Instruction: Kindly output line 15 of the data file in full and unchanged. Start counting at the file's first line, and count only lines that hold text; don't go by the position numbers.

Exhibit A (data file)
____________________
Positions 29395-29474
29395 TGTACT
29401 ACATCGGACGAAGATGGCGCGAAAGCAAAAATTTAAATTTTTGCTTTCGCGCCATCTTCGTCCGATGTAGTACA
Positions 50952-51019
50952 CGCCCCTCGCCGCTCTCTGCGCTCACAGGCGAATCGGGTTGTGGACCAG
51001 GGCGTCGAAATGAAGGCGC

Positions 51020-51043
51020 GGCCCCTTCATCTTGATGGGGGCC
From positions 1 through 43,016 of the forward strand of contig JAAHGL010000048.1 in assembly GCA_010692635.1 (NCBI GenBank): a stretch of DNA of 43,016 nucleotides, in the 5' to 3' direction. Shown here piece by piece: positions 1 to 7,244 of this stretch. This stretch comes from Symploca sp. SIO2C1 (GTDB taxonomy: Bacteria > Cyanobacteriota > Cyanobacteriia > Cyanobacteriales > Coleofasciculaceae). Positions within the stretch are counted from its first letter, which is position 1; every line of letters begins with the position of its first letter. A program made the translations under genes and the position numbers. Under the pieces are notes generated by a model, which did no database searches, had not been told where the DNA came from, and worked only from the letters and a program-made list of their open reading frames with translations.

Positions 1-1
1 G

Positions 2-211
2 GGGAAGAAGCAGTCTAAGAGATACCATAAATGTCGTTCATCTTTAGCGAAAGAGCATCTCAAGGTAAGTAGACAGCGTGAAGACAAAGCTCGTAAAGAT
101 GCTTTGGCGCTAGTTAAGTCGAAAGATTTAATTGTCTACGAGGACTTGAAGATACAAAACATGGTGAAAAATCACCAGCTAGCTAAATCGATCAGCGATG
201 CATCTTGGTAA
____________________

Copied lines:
201 CATCTTGGTAA